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MIT student blogger Gabe B. '13

Inspired Brainstorming by Gabe B. '13

Three pieces of advice I employ

I often feel inspired when I least expect to.

When I do feel inspired, I mean really inspired, I sit on my bed and close my eyes. I let my mind take me wherever it wants. I pull out a piece of paper and a BIC pen and jot everything down.

I just had one of these marathon brain-picking note sessions. Maybe one day I’ll share the actual content with you, but for now, I’d like to share three pieces of advice. These three pieces of advice are the lens through which I view opportunity and my future.


1. “The sky is the limit” – Mom

Since I was a very little Gabe, my amazing mother repeated this to me almost every night as she tucked me in. I must have heard her whisper “the sky is the limit” in my ear thousands of times. I never really listened. It was just something she said, like “Study hard” or “Eat your broccoli.” As I prepared to leave home for MIT, Mom came home and held out a pillowcase. It was light blue with hot air balloons and clouds spotting its fuzzy fleece surface. “As you start your next adventure,” she said, “I don’t want you to ever forget.” “Forget what, Mom?” I asked. “That the sky is the limit. That you can do anything you set your mind to.”

Mom has empowered me to think big. When I feel inspired and jot down my thoughts, they include big things. Really big things. After all, Mom told me that the sky is the limit.


2. “Because I just don’t give a shit.” – Hardi Meybaum, GrabCAD CEO/founder

I work at a tech startup with a pretty amazing founder/CEO named Hardi Meybaum. I’ve learned so much from Hardi and consider him a mentor, but nothing resonates more than this exchange. We were walking back to our hotel after a night out in Tallinn, Estonia (where Hardi founded the company, and where we have quarterly retreats). I turned to Hardi.

Me: “Hey, what do you think I could do better at with work?”
Hardi: “Gabe, I think you’re doing fine.”
I pressed further. I had learned not to shrug off answers. I was in the mood to learn more, even if it meant pushing.
Me: “Ok, fine. Well tell me about why you’ve been successful. What is the one thing you did right?”
Hardi (harshly): “I just don’t give a shit.”
I was worried. Hardi had never cussed at me, much less refused to answer one of my millions of questions
Me (dejected): “What?”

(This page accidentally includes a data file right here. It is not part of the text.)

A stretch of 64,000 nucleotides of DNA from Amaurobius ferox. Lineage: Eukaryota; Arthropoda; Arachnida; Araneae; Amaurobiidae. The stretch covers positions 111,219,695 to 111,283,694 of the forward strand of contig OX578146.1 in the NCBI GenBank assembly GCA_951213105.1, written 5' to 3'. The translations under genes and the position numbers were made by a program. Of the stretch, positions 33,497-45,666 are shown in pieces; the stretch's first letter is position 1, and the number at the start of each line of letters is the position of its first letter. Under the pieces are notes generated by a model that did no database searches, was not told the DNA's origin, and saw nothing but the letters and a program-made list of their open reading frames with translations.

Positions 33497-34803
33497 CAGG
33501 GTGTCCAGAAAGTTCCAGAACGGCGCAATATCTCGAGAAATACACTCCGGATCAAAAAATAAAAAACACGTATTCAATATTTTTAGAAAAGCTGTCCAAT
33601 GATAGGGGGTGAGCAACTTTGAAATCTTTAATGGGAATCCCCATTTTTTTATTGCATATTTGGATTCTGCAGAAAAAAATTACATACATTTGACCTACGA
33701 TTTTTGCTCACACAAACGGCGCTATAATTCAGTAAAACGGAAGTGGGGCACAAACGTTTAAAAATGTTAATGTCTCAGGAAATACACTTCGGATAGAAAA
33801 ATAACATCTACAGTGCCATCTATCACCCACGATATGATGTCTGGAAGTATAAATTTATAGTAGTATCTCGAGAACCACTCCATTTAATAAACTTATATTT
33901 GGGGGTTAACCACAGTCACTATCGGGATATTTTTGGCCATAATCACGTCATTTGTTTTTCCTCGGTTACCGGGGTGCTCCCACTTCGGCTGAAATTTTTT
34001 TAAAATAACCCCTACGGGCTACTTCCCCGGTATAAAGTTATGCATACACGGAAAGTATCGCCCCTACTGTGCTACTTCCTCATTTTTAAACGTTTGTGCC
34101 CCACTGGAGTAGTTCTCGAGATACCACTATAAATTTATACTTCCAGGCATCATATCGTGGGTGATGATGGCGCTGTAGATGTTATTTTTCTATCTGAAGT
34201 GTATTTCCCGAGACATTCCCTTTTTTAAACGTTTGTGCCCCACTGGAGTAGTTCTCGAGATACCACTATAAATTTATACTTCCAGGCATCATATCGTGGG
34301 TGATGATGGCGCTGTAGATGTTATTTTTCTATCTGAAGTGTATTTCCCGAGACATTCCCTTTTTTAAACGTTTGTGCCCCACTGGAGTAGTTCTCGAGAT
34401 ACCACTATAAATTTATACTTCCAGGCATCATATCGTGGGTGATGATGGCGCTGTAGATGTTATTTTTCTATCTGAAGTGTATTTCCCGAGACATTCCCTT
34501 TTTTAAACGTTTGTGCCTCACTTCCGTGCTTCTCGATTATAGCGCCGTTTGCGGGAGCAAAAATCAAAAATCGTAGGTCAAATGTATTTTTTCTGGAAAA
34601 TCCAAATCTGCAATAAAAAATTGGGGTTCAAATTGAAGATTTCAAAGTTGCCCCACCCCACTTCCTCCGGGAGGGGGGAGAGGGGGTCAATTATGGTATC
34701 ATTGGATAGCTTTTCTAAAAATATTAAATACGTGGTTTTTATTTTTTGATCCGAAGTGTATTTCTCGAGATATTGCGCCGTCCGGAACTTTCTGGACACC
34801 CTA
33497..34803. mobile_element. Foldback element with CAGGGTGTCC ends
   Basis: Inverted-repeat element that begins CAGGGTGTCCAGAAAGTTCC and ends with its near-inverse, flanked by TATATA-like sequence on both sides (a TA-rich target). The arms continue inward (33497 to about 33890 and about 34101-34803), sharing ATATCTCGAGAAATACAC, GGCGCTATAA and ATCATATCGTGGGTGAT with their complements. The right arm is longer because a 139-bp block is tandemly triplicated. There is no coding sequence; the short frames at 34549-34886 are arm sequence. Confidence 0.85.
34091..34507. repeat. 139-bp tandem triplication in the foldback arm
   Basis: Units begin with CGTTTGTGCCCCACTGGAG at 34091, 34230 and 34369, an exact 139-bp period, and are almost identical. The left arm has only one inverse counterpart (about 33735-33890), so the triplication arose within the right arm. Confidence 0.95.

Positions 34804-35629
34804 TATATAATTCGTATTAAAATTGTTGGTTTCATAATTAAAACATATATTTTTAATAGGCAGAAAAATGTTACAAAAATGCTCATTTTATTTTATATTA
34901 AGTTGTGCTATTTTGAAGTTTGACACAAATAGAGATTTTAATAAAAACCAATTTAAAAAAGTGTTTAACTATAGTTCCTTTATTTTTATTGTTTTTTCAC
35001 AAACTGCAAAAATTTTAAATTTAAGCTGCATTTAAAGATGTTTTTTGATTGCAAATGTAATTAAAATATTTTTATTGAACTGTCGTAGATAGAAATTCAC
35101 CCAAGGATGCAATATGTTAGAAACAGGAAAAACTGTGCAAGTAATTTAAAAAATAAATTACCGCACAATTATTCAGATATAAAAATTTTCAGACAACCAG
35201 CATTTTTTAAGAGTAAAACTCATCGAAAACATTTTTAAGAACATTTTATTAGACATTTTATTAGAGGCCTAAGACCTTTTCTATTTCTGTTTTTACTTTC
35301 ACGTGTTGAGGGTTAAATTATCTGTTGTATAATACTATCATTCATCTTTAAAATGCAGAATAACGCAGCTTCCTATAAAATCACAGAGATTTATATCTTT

Hardi: “I just don’t give a shit. That’s why investors like me. That’s why you like me. That’s why I’ve been successful. Because I just don’t give a shit. I don’t give a shit what people normally do or say. I don’t give a shit what people normally dress like or what business decisions people normally make. So that’s my advice to you.”
Me: “What is?”
Hardi: “Stop giving a shit.”

We split and went to our hotel rooms. “Norms” and “status quo” have taken a backseat in my life. After all, who really cares?


3. “I’ve met a lot of young people who ask me what books to read, or what films to watch. I think its a good way to start, but there’s no substitute for just going there.” – 180° South (documentary)

This quote from 180° South is pretty self explanatory. I received this lesson in another form three years ago. I was working as a backpacking summer camp counselor in New Hampshire after my freshman year at MIT. One of my fellow counselors, Greg, had thru-hiked the 2,181 mile Appalachian Trail. I was intrigued and wanted to know more. All summer, I tried to pick his brain. “What was it like??” “What did you eat?” “Did you ever feel crazy?”

Greg never answered any of my questions with more than one word. It felt like he just didn’t want to share. At the end of the summer, he pulled me aside and said, “Gabe, I know it feels like I’ve brushed off a lot of your questions about the Trail. If you’re curious, you should just do it yourself.” And I did. I learned more from just going and thru-hiking then I ever could have from Greg’s answers, or from some book or movie. There’s simply no substitute for the real thing.

So there it is. My framework for inspired brainstorming boils neatly to:
1. The sky is the limit
2. Stop giving a shit about the status quo
3. There’s no substitute for just doing it

Next time you’re feeling inspired, sit down with a pen and paper. Write everything down. I think you’ll be surpised at what comes out when the sky is the limit. Then, go do something.

(And, if you feel so inclined, email your jotted notes to me from your inspired brainstorms. I want to see.)